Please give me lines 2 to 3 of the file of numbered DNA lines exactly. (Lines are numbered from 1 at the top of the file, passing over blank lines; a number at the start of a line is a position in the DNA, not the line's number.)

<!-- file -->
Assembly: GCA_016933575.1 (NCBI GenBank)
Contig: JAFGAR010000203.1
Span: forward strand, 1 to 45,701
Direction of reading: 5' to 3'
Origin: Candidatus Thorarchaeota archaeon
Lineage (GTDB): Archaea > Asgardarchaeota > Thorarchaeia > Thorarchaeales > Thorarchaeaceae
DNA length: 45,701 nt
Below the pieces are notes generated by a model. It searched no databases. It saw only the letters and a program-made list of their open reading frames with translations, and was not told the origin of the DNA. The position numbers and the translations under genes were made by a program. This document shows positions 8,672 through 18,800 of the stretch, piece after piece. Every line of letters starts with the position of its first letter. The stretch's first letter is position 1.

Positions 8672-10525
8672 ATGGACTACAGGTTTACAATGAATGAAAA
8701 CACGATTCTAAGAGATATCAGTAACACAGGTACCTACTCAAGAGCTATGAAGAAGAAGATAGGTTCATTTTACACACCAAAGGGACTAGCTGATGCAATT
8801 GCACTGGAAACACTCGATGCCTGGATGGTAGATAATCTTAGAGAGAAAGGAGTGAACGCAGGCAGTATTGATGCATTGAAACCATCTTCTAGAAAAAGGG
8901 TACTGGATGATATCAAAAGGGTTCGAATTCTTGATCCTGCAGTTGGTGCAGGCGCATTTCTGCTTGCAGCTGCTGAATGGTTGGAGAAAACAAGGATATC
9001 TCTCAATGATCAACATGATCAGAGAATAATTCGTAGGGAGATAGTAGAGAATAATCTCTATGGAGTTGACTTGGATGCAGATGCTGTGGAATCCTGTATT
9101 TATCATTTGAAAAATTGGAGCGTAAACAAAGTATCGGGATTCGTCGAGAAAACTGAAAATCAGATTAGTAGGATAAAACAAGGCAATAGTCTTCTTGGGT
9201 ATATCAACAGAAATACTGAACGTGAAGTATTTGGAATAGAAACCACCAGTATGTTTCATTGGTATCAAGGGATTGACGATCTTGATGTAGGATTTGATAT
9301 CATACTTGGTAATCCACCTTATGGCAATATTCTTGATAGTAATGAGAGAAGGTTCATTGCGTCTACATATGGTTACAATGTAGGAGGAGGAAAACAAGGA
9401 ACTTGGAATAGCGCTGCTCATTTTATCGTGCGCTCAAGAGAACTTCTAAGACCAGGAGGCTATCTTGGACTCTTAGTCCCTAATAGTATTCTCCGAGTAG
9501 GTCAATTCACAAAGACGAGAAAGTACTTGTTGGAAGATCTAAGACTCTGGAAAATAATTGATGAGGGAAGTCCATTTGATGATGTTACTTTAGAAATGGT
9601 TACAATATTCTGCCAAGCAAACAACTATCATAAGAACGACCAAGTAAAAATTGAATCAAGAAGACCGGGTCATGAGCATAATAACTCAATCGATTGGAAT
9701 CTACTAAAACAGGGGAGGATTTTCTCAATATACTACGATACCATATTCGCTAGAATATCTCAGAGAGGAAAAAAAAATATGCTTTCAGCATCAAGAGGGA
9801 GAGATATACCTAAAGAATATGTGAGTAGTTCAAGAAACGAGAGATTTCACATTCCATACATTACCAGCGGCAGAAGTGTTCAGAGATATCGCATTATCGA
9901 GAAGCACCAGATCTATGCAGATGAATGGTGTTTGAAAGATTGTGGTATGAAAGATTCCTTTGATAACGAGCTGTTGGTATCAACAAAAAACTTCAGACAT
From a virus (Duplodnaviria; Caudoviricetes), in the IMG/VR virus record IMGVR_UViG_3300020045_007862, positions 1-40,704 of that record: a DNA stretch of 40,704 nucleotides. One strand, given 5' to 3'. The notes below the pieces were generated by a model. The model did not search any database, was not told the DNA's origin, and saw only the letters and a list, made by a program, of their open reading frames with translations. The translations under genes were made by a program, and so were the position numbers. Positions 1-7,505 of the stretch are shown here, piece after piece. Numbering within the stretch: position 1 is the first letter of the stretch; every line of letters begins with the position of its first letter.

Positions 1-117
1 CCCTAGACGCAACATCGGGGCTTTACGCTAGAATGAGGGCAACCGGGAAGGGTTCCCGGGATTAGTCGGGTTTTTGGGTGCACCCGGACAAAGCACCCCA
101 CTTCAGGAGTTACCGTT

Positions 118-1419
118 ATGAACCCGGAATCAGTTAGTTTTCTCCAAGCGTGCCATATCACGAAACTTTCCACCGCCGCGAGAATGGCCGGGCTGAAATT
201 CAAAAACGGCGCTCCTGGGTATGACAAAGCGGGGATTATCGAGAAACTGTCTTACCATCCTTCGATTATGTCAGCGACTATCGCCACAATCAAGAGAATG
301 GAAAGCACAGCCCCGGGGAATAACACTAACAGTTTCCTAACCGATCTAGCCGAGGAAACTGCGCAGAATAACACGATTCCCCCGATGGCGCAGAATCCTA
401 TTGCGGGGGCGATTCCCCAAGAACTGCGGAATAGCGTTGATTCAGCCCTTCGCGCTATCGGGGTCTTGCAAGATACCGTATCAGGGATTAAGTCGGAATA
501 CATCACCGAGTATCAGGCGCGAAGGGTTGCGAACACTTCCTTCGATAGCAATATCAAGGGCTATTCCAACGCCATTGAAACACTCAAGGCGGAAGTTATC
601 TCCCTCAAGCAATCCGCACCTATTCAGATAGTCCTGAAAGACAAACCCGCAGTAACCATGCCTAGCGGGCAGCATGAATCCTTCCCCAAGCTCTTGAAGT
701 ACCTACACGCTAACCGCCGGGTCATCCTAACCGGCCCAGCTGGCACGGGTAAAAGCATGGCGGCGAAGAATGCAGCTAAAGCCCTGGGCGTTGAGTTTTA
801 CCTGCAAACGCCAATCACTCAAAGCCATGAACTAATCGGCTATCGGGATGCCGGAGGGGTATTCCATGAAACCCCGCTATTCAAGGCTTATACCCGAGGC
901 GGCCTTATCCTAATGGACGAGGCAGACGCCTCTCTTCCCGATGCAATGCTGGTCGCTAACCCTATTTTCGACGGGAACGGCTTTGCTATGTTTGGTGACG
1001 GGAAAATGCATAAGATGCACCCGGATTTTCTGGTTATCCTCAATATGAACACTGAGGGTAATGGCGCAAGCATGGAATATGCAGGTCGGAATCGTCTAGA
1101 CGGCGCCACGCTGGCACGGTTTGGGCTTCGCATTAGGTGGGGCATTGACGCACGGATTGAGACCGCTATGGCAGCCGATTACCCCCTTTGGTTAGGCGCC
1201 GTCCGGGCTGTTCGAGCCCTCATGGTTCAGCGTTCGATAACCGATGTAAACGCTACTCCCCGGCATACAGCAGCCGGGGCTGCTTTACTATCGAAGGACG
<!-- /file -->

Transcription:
Contig: JAFGAR010000203.1
Span: forward strand, 1 to 45,701